It is at this point that Burton meets Ali Agha.

Ali Agha is an Albanian captain with moustaches to rival Burton's own. Ali Agha's eyes burn with a half-banked fire, and his face is lean and long. When they first meet he tries to take Burton's pistols away from him, and they fight over the weapons, swearing and snarling at each other until they have to separate or try to kill the other.

Ali Agha comes to Burton's office a few days later, asking for a drink and some poison. He gets both, eventually.

Burton knows he shouldn't be drinking, not as a devout Muslim preparing for the Hajj, but Ali Agha knows some fascinating drinking songs, and part of Burton's mission is ethnography, isn't it?

Two hours later, they are both hopelessly drunk.

"Dancing girls!" says Ali Agha. "Where are the dancing girls?"

"Not allowed," says Burton, swirling the liquor in his cup. He hasn't had alcohol in months, and it's eaten away his tolerance. His eyes are swimming, and he hadn't thought that his eyes could do such things.


"This is a devout neighborhood, if you hadn't noticed," says Burton, stiffly. "Do you think I can just bring hired girls here?"

The look on Ali Agha's face is equal parts hilarious and frightening to a man in Burton's state. Burton chuckles and downs the rest of his cup.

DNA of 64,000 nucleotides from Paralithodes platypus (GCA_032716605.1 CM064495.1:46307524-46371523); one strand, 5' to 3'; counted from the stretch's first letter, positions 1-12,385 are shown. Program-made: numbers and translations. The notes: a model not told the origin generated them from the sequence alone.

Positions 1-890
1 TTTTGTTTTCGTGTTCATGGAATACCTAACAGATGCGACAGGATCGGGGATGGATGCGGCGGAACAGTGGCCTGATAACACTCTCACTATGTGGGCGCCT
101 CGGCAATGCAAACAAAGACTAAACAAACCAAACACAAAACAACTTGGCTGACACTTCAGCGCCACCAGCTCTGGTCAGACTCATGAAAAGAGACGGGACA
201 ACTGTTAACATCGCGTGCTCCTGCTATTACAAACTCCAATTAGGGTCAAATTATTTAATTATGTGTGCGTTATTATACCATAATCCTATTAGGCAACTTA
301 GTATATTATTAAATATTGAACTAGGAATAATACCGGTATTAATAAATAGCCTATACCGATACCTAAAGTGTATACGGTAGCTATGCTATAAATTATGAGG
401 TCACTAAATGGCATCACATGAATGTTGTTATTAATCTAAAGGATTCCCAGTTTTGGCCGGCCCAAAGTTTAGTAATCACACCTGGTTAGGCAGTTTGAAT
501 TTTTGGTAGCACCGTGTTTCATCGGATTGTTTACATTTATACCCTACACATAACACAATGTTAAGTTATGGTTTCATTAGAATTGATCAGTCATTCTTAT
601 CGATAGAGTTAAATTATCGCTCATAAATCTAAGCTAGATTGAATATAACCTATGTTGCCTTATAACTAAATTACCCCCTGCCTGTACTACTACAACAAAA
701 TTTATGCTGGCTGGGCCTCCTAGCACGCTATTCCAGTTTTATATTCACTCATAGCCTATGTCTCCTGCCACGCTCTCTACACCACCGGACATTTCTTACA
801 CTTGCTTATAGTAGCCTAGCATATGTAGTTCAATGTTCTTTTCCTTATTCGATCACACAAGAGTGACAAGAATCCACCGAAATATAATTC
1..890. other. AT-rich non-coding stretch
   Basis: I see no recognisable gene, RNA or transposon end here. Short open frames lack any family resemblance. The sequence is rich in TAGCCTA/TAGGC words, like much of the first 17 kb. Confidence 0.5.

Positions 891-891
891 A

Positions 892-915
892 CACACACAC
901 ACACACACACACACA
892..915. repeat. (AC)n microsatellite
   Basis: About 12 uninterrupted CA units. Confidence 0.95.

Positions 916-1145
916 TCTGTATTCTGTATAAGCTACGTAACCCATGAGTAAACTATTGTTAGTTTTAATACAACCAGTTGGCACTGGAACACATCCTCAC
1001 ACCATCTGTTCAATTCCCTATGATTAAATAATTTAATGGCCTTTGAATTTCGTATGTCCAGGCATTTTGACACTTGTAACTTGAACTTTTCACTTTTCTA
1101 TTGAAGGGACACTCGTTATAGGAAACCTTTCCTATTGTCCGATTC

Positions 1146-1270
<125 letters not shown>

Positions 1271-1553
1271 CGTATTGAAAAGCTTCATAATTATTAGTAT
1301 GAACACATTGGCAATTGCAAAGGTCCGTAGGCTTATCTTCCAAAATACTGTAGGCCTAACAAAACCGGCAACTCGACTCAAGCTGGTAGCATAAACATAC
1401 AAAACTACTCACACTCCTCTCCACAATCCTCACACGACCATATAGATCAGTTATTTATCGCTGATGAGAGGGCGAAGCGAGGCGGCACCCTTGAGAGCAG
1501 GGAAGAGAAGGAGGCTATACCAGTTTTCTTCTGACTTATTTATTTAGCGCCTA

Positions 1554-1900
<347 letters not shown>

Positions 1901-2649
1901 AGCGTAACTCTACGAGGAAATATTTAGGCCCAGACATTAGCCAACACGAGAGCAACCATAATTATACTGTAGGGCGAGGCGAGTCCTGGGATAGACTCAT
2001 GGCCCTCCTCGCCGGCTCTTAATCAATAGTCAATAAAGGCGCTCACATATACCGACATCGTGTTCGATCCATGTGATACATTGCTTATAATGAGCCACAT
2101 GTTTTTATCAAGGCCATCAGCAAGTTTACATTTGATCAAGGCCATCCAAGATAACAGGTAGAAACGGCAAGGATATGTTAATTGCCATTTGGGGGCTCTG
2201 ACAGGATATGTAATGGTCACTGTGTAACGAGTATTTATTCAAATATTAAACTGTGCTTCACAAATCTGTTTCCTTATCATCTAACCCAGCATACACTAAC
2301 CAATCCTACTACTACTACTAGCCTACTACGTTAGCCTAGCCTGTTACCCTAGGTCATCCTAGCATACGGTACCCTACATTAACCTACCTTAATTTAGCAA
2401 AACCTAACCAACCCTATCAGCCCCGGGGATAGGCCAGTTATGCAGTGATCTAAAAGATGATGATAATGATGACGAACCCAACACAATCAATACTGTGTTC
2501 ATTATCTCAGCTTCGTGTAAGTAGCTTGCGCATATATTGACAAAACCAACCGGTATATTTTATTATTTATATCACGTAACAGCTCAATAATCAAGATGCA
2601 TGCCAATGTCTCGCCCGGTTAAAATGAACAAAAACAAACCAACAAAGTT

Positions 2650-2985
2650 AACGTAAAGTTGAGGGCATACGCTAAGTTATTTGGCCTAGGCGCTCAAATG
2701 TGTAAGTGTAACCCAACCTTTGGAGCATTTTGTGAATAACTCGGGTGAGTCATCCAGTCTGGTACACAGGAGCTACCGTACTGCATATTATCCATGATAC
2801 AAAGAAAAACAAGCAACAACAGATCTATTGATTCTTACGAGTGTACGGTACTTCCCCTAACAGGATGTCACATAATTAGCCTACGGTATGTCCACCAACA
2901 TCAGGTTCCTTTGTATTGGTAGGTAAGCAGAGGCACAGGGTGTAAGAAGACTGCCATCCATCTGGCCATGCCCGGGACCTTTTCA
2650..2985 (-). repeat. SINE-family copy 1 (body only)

Ali Agha rails against the strictures of Burton's adopted life until he's drunk enough to actually run out into the street, still screaming. Burton should not follow him. But prudence is not his strong suit, so he does.

"Fuck the Egyptians!" says Ali Agha. "I'll drink their blood!"

"Great Allah," says Burton, laughs descending into embarrassing giggles.

His neighbors find it less entertaining. Ali Agha is carried away, and Burton is shunned back to his room. Soon he is shunned out of Cairo as well.

He could fight for his reputation, but he cannot fight fair and you cannot win a reputation by unsavory means. Not a reputation as a good doctor and a devout man, anyway.

Burton starts on the Hajj, and writes his book, and makes his name. His name as an explorer and an ethnographer, surely. But also his name as a heathen, because of what he did to get to Mecca. And his name as a murderer, because of what he is alleged to have done to protect his disguise. Society already thinks him a sodomite, given some unwise reports about common brothel practices he made while serving in India. Burton has a go at fighting these allegations, but claiming atheism is little better than Islam, as it happens.

Captain Burton becomes Ruffian Dick. Dick looks himself in the mirror and decides it fits just as well.


When Dick is thirty-six, he travels into Africa, searching for the source of the Nile. John Speke comes with him - or Dick goes with him. They fight about that for most of the trip. They fight about everything for most of the trip.